Tips on How to Prepare Your Home for Holiday Guests

holiday decorIs your home ready for holiday visits from friends and family? Here’s how to prepare for the invasion.  Some preparations for holiday guests take only a few minutes; some take a lot longer. My advice: Start preparing your home for the holidays now.


The day before guests arrive is no time to pull apart junk drawers and clean out linen closets. Declutter guest rooms and public areas — foyer, kitchen, living room, den, and dining room. Remove anything unnecessary from countertops, coffee tables, and ottomans; if it’s out of sight, keep it out of mind, for now.

If you run short of time, bag up the clutter and store it in car trunks, basements, and out-of-the-way closets. Sort and arrange after your guests depart.


Light the way: Even though you can navigate your home blindfolded, your guests can’t. Make sure outside lights are working so they don’t trip on the way to your door. Put motion-activated night lights in hallways, bathrooms, and bedrooms to ensure safe passage after the sun sets.

Child proofing: Ask parents to bring hardware that keeps their small ones safe, such as baby gates and cabinet locks. Transfer toxic cleaners and medicines from base to wall cabinets. Hide matches and lighters.

Fire prevention: If you didn’t freshen smoke detector batteries when you switched the clocks to Daylight Savings Time, change them now. Make sure your guests can locate exits and fire extinguishers if needed, and that they know how to open windows and doors.

Entryway Upgrades

Your home’s foyer is the first place guests see, so make a good first impression.

  • Upgrade exterior entry doors or give old doors a new coat of paint. Polish and tighten door hardware, and oil hinges to prevent squeaks.
  • Remove scratches from hardwood floors, stairs, and wood railings. Place a small rug or welcome mat at the entrance to protect floors from mud and snow.
  • Clear out shoes, umbrellas, and other clutter.
  • Add extra hooks to walls so guests can hang coats and hats.
  • Add a storage bench where guests can remove boots and shoes.

Kitchen Prep

Your kitchen is command central during the holidays, so make sure it’s ready for guests and extra helpers.

  • To increase storage, install a pot rack to clear cooking items off countertops and ranges.
  • Move your coffee station into a family room so guests don’t crowd the kitchen when you’re trying to fix meals.
  • If you like to visit while you’re cooking, place extra stools and chairs around the perimeter of your kitchen so guests can set a spell.

Sleeping Arrangements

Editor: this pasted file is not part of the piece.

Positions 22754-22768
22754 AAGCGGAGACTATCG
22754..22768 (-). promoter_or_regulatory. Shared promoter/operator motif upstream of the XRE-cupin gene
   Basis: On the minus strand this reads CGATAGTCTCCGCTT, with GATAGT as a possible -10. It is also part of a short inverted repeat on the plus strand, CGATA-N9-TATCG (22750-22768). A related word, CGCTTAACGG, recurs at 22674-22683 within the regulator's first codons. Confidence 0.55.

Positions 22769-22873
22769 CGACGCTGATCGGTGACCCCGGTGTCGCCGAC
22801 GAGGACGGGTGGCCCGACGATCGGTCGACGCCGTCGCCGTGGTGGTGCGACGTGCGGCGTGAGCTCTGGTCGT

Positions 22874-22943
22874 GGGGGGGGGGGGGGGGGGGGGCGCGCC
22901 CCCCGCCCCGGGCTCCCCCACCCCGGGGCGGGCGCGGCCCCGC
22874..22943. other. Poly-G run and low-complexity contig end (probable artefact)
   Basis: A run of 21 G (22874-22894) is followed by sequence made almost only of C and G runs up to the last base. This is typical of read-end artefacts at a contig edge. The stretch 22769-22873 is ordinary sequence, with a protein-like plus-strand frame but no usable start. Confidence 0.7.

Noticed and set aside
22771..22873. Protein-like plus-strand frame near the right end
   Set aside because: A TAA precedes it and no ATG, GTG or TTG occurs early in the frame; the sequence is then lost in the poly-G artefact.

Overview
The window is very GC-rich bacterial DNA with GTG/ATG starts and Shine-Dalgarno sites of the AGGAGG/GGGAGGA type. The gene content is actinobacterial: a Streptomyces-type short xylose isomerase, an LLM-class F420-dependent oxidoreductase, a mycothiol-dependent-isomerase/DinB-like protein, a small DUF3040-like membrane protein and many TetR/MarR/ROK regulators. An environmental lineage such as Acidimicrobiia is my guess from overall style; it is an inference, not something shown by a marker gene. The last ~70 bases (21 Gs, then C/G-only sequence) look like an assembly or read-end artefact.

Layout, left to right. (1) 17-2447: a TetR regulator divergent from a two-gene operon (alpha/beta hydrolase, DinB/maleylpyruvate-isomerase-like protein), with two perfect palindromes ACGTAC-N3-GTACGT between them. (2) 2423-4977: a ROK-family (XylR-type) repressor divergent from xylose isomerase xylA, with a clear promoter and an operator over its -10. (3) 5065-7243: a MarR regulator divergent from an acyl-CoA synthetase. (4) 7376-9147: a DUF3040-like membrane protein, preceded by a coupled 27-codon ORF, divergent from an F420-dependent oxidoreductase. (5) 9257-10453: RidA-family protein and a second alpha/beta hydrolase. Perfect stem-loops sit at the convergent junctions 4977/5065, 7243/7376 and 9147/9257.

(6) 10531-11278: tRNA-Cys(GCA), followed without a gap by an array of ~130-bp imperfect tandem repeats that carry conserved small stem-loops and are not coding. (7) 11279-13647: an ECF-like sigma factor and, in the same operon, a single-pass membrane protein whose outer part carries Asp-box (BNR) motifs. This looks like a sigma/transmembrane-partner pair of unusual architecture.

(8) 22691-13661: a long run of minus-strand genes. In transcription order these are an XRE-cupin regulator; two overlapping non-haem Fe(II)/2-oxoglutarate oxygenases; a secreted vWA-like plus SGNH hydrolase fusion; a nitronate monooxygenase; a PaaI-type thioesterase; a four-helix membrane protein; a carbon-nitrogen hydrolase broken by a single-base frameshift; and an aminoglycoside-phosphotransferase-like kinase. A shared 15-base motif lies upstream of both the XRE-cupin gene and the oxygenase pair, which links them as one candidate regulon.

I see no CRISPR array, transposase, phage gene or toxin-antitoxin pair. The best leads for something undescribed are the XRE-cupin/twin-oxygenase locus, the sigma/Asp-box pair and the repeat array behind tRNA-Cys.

If you’ve got a guest room, replace the ceiling fixture with a ceiling fan and light combo, which helps guests customize their room temperature without fiddling with the thermostat for the entire house.

To carve sleeping space out of public areas, buy a folding screen or rolling bookcase, which will provide privacy for sleepers. Fold or roll it away in the morning.

Bathroom Storage

Bring toilet paper, towels, and toiletries out of hiding, and place them on open shelves so guests can find them easily.

If you don’t have enough wall space for shelves, place these items in open baskets around the bathroom.

Also, outfit each tub with a bath mat (to avoid falls) and each toilet with a plunger (to avoid embarrassment).


Has Someone Stolen the Deed to Your Home?


“It’s easier to steal a house than a car.”

That is the message Karen Yarbrough, Cook County Recorder of Deeds, is trying to spread throughout Cook County.  Property fraud is a very real problem in Cook County as well as other areas across the country.  I have actually ran across these situations a few times in my own real estate practices. Homeowners who are trying to sell their house only to find that someone has filed a quit claim deed and taken title to their home or taken a mortgage on the home.

Property fraud is the intentional filing of false deeds or liens with the recorder’s office – an offense known as “unlawful clouding of title.” Because county records are public and searchable online, anyone can view the records of a property. Credit agencies, banks and businesses use the county recorder to document mortgages and debts owed, which is why the system remains open for anyone. But this also allows illegitimate claims to be filed.

Yarbrough’s office has identified two types of fraud. One poses a threat to a property owner’s credit and finances, the other is used as a personal attack. Both can be expensive to combat and are serious threats to a homeowner, but are filed for different reasons.